Now that you’ve got the basic things prepared (classroom, characters, props and student attitude), you’ll want to make very clear to your students that this is not a random activity. “Art loves order,” Stanislavsky told us in his work with actors. Make sure you have order in the basic structure of your class to allow the … More To Pair or Not to Pair: Part Five — Class Structure
This will probably be the most useful and fun object you have for the pair-work exercises. The bag of props The word “prop” in theatrical lingo actually is a shortened form of the word “property”, that is, something that belongs to someone. Despite this origin of the word, a prop also has the meaning of … More To Pair or Not to Pair: Part Four: The Bag of Props
In this part I concentrate on the development of characters that your students can (and should!) pretend to be, so that it is not them speaking but someone else, an important step towards developing their target language personality. The stock characters Stock characters have been the basis of improvised drama for centuries. From the 3rd … More To Pair or Not to Pair: Part Three: Stock Characters
Second part of that long blog post on working in pairs. It begins with the physical setup of your classroom, then continues with the first of several materials you’ll want to have on hand. Setting up a pair-work classroom Arrange the semi-circle Classrooms can seem pretty boring places. Desks lined up in rows, students looking at … More To Pair or Not to Pair: Part Two: Setting Up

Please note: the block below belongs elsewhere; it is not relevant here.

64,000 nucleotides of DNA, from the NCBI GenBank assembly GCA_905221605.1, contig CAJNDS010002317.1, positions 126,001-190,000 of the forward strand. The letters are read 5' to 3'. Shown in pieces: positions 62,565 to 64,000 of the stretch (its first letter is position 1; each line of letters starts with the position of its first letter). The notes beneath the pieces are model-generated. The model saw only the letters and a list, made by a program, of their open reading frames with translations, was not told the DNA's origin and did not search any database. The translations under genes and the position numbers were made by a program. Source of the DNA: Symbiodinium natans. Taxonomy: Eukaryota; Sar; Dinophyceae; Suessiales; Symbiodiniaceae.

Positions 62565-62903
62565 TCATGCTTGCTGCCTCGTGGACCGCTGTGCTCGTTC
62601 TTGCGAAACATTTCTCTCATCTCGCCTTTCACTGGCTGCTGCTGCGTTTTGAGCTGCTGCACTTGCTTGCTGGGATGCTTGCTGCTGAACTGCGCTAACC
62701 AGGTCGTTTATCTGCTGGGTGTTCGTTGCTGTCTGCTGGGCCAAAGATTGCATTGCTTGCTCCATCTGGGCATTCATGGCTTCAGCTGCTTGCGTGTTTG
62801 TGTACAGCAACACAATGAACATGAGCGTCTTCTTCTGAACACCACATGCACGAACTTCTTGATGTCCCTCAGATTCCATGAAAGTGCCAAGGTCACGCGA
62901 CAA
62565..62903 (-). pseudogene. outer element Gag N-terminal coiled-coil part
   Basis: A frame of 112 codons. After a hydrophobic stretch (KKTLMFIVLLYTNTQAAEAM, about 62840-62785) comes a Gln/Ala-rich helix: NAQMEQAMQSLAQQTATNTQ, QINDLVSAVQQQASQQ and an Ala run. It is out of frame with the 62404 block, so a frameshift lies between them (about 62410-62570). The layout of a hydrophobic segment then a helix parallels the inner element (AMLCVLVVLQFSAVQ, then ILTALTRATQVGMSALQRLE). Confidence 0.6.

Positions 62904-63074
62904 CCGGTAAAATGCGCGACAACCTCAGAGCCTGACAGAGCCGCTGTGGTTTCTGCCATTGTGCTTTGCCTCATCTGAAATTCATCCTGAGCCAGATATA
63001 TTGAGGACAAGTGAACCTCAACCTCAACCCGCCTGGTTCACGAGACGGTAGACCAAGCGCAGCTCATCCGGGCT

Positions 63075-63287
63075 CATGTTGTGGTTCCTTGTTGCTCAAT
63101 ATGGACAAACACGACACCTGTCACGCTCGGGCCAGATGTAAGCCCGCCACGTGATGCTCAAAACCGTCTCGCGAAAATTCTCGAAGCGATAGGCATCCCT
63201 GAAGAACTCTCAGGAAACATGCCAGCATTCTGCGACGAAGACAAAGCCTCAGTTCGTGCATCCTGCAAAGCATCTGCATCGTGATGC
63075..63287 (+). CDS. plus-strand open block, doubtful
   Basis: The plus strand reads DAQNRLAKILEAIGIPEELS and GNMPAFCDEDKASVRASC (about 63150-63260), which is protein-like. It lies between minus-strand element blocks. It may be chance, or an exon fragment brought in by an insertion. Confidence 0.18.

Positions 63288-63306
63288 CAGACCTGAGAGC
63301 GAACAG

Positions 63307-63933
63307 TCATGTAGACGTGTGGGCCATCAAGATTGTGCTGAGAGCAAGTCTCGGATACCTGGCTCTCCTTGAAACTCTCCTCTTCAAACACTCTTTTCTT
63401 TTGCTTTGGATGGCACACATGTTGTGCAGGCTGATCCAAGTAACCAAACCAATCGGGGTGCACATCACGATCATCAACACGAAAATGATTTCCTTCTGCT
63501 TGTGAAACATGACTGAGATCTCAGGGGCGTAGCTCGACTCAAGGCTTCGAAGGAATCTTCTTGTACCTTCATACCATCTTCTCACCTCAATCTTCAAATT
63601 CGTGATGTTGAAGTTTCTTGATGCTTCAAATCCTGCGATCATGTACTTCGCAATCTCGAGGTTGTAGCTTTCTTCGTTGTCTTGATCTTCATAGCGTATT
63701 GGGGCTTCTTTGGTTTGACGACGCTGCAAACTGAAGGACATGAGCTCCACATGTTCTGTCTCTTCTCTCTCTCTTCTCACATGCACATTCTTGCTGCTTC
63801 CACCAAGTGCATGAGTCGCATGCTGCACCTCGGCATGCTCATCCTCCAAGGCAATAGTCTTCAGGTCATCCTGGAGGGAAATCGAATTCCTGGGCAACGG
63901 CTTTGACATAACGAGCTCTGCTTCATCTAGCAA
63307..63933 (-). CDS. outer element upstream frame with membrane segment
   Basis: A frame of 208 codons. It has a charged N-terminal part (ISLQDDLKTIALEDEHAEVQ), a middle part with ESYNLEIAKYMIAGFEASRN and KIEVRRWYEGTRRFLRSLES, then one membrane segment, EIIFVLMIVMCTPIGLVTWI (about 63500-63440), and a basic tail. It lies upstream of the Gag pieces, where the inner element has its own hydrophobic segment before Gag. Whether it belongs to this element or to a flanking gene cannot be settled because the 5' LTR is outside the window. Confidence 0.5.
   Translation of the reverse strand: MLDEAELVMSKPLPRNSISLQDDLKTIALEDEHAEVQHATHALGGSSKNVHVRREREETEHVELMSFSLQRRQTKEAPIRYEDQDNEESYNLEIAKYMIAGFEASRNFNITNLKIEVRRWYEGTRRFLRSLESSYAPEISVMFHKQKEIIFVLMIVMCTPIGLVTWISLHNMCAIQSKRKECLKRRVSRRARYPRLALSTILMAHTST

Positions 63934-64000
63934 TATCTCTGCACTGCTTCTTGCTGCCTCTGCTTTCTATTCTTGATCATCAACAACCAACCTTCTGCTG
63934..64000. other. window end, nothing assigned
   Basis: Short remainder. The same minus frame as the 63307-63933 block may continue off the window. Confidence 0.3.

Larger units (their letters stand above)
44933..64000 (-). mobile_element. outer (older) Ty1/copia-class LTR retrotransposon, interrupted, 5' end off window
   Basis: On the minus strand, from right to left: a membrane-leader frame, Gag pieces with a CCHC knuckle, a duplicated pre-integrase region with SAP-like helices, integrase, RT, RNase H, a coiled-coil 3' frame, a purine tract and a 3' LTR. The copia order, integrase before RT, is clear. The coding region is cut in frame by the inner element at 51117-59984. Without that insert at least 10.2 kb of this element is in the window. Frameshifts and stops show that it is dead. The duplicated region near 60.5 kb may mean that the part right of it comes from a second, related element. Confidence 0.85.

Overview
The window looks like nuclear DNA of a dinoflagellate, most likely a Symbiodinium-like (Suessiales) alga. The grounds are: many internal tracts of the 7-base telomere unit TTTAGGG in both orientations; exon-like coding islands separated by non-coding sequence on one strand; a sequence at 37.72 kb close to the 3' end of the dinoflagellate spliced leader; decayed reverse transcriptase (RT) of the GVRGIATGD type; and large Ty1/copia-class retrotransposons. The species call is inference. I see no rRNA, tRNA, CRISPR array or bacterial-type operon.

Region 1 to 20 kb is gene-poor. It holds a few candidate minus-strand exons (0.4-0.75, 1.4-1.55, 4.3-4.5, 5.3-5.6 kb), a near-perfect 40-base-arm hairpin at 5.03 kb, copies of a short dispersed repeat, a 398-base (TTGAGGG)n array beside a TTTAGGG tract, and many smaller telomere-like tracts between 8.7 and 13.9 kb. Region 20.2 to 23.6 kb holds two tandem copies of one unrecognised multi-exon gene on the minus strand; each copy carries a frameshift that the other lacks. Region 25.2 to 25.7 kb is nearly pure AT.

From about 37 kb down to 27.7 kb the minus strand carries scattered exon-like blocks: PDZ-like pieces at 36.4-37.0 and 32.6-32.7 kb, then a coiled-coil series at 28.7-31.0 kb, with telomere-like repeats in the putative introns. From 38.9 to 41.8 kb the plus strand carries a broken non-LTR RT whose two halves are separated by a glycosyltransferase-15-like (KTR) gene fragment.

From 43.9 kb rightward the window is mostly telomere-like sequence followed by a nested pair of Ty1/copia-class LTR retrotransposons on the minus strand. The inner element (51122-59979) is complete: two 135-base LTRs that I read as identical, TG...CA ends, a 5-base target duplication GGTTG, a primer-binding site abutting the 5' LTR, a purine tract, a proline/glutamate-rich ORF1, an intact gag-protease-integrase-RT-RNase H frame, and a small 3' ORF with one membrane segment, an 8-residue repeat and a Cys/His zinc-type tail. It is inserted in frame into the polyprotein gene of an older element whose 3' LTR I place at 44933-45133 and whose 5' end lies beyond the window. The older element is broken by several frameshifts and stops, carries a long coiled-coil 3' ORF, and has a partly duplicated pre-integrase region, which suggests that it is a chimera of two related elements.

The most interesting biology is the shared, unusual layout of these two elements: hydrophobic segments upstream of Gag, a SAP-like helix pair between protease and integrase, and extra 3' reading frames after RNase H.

Here’s a series I tried to guest post elsewhere; however, it was just too long and involved for the needs of that blog. So, I’m posting the work here for now, as I think it can be some pretty useful material (and it does no one any good simply saved on my hard drive!) … More To Pair or not to Pair: Pair-work in the ESL Classroom: Part One
Hey all! Okay, English Only rears its ugly head again (seems to occur about once every four to six months in the forums I follow!), this time in a seemingly innocent question about how to get students to use English in the classroom instead of their native language. If you’ve read my earlier thoughts on … More An Innocent (¿?) English Only Question Posed…. How Was It Answered?
I kind of feel like I owe someone (out there) a quick explanation of why three months passed without any posting on the blog. Actually, this blog resided somewhere else. It was one of those blogs that no one bothered to look at besides friends, mainly because I was loath to spend time on social … More Missing In Action?
By using a comprehensive approach towards teaching English pronunciation, the teacher can create a basis for many of the tasks in the ESL class. Pronunciation can become not only an alternative to daily grammar and structure lessons and exercises, it can also support activities such as listening comprehension and word order. Though improving pronunciation is … More English Pronunciation for the ESL Learner
Hey all. I’ve been browsing the www, looking at other sites that are like mine and not at all like mine, leaving bookmarks in my “ESL” folder and revisiting sites. Of course, I’m trying to refresh myself, after about three straight years of not having given classes (I retired to sell agricultural machinery, if you … More ESL Teaching is Vocational